Trump Lauds Government Response To Hurricane Maria
ARI SHAPIRO, HOST:
As Hurricane Florence continues its drive toward the Carolina coast, President Trump is calling the federal response to another hurricane an incredible unsung success. He's talking about the government's efforts in Puerto Rico after Hurricane Maria devastated the island nearly a year ago. Here's more of what Trump said at the White House yesterday.
(SOUNDBITE OF ARCHIVED RECORDING)
PRESIDENT DONALD TRUMP: I think in a certain way, the best job we did was Puerto Rico. But nobody would understand that. I mean, that's - it's harder to understand. It was a very hard thing to do because of the fact - they had no electric. Before the storms hit, it was dead, as you probably know. So we've gotten a lot of receptivity, a lot of thanks for the job we've done in Puerto Rico.
SHAPIRO: Nearly 3,000 people in Puerto Rico died from Hurricane Maria according to the official count. In a moment, we'll hear from a Puerto Rican lawmaker. First, NPR's Adrian Florido has been reporting on the island's recovery over the last year and joins us. Hi, Adrian.
ADRIAN FLORIDO, BYLINE: Hi, Ari.
SHAPIRO: President Trump noted that the response was challenging since Puerto Rico is an island. But he has often said that the federal government did a great job in its response. Give us some context here.
FLORIDO: Yeah, you're right. You know, it started less than two weeks after the storm when the president visited Puerto Rico and bragged about how well FEMA was responding. You probably remember that he threw rolls of paper towels out into the crowd of residents and talked about the fact that only 16 people had been confirmed dead as a result of the storm at that point.
And, well, Ari, as you just mentioned, a couple of weeks ago we learned from a government-commissioned study that an estimated 2,975 people died from the storm, many of them in the days and months after the hurricane, which means that a lot of those deaths happened while first responders were on the ground.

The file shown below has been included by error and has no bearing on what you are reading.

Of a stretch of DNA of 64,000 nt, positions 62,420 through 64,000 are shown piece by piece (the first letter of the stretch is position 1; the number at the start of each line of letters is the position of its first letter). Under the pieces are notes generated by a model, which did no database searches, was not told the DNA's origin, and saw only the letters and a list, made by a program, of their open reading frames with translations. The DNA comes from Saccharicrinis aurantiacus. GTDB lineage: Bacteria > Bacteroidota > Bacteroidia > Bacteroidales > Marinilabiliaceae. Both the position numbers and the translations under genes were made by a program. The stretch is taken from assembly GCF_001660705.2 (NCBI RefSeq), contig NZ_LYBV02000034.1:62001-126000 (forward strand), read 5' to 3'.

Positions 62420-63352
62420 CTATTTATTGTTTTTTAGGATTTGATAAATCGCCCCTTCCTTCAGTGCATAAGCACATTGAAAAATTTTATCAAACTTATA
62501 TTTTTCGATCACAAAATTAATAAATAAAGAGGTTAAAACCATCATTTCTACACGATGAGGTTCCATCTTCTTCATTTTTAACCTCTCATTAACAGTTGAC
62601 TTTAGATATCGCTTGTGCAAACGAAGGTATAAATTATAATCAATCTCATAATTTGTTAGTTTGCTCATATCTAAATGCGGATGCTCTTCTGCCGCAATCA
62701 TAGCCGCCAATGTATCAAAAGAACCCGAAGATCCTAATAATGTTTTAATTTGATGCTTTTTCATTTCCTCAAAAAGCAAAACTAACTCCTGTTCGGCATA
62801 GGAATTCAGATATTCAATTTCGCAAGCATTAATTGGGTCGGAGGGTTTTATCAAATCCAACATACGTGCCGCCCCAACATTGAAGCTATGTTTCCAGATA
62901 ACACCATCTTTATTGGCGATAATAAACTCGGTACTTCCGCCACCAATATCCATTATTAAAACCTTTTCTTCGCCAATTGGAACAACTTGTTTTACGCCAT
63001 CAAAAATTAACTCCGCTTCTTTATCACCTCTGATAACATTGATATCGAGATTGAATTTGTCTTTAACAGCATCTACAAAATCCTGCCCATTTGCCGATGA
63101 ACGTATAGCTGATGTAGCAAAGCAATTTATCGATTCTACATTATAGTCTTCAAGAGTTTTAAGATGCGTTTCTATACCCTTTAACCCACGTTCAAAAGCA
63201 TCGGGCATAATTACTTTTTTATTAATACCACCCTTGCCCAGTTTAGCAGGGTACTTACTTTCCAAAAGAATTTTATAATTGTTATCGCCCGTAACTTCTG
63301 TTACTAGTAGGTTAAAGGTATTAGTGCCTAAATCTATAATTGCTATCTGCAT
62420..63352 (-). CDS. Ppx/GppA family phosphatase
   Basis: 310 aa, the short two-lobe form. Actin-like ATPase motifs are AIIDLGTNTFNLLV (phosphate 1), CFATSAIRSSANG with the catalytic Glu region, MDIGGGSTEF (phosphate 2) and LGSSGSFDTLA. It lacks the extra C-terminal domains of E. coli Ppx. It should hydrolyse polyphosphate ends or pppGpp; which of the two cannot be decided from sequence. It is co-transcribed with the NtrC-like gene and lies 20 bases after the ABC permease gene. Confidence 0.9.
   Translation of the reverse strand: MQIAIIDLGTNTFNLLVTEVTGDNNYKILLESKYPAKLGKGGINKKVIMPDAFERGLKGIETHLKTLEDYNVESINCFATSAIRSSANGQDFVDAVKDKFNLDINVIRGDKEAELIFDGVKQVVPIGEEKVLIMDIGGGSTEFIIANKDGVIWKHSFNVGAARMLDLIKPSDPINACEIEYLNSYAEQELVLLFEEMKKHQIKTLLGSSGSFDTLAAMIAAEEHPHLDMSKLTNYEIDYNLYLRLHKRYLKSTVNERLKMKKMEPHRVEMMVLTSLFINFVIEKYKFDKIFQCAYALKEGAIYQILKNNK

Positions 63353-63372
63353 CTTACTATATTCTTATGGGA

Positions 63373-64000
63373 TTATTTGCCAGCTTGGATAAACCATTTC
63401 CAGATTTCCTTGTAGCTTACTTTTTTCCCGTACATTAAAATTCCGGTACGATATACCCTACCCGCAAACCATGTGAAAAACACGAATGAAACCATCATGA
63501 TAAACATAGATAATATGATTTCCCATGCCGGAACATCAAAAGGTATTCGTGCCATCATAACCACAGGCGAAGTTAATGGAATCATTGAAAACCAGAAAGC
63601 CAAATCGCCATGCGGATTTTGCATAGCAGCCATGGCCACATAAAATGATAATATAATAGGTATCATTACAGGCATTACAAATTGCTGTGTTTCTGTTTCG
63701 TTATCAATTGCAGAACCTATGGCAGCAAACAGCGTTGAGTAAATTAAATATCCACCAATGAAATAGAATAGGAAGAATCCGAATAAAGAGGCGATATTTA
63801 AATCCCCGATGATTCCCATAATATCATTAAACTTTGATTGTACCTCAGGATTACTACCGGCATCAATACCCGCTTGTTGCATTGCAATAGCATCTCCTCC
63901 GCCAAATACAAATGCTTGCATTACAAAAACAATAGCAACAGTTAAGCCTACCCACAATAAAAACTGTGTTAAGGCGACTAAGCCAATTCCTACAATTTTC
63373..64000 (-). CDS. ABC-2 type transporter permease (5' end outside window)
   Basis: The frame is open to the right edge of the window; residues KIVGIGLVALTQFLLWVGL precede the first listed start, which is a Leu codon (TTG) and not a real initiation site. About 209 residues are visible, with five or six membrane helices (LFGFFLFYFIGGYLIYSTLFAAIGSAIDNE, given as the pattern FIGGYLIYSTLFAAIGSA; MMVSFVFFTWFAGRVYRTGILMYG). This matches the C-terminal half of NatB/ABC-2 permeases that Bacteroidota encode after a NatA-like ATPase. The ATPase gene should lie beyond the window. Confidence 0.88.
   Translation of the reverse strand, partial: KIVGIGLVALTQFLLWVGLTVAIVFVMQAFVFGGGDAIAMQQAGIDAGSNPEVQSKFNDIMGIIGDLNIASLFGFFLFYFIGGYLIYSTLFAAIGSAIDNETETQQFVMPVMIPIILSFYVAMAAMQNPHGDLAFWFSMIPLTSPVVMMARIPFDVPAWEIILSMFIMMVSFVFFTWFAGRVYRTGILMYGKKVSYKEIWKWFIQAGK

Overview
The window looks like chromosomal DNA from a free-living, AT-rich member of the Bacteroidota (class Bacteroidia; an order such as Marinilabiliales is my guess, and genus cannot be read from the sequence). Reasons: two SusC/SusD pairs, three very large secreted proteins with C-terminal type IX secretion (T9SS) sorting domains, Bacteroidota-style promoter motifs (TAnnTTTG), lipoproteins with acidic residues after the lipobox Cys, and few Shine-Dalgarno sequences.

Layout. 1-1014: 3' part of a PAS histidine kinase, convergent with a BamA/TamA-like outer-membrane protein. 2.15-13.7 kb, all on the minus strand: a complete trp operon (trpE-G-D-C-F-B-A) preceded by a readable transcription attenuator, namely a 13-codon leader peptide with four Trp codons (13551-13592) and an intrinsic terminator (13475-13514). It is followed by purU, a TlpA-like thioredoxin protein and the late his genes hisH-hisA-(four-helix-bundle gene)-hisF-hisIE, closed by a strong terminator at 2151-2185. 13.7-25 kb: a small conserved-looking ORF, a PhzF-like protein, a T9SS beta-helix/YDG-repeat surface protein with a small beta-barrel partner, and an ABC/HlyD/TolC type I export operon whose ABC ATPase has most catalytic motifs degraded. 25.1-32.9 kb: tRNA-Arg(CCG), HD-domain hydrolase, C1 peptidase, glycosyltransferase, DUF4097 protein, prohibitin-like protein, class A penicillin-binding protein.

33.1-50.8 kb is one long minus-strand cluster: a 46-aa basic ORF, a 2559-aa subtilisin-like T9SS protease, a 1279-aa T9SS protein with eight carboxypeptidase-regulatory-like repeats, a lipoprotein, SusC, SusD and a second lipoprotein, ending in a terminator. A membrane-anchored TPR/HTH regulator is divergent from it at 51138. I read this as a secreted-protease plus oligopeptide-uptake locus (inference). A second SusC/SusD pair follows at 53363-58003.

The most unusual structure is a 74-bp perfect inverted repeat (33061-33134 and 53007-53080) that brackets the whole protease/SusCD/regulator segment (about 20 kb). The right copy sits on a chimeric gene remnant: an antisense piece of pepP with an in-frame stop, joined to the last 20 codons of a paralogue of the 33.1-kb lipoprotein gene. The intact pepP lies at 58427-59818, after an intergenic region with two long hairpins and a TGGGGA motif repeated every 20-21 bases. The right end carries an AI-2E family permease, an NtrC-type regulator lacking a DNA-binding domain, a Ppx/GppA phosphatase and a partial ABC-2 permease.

SHAPIRO: You have lived on the island for most of the last year. Describe what FEMA did and what it failed to do.
FLORIDO: So FEMA - I mean, it distributed tons of emergency supplies. It has paid for the repairs to the electric grid. It put a lot of blue tarps on people's damaged homes. It's processed applications for grants so that people can repair their homes. The list goes on and on. But we also know that those things often happened slowly and inefficiently and that many grant applications were denied. A big part of the problem was that FEMA was not prepared for a storm as large as Hurricane Maria at the same time that it was responding to hurricanes Irma and Harvey on an island whose infrastructure was as fragile as Puerto Rico's. And FEMA itself has admitted that it was not prepared to deal with all of those factors at once.
SHAPIRO: Give us an example of how FEMA was caught off guard.
FLORIDO: OK, so take emergency food and water and tarps, right? FEMA had this one massive warehouse on the island where it stored this stuff. But you know what? After Hurricane Irma, which had passed through the Caribbean just a few days earlier, FEMA - earlier, FEMA sent all of those supplies to the Virgin Islands. So its warehouse in Puerto Rico was completely empty. Listen to what Reynaldo Colon, FEMA's warehouse manager on the island, told me when I visited the warehouse just a few months ago.
When you saw Maria coming and you looked around this warehouse and it was empty, what was going through your mind?
REYNALDO COLON: I mean, wow. I mean, what are we going to do, you know?
FLORIDO: So you knew it was going to be a problem.
COLON: It was going to be a problem.
FLORIDO: And in fact, it turned out to be a problem, Ari. It took FEMA a long time to get supplies back onto the island after that.
SHAPIRO: And just briefly, Adrian, we've talked about the federal government's response. How would you describe the local government's response?
FLORIDO: So there were so many issues on the island even before the hurricane - that the power grid was in bad shape. The communication systems were fragile. The local government's hurricane response plan was way out of date and written for a Category 1 hurricane. Maria made landfall as a Category 4. Emergency responders were not properly trained. And all of those things did make it harder for FEMA and for the local government to work together to help people get the help that they needed and to save lives.
SHAPIRO: NPR's Adrian Florido, thank you.
FLORIDO: Thank you, Ari.
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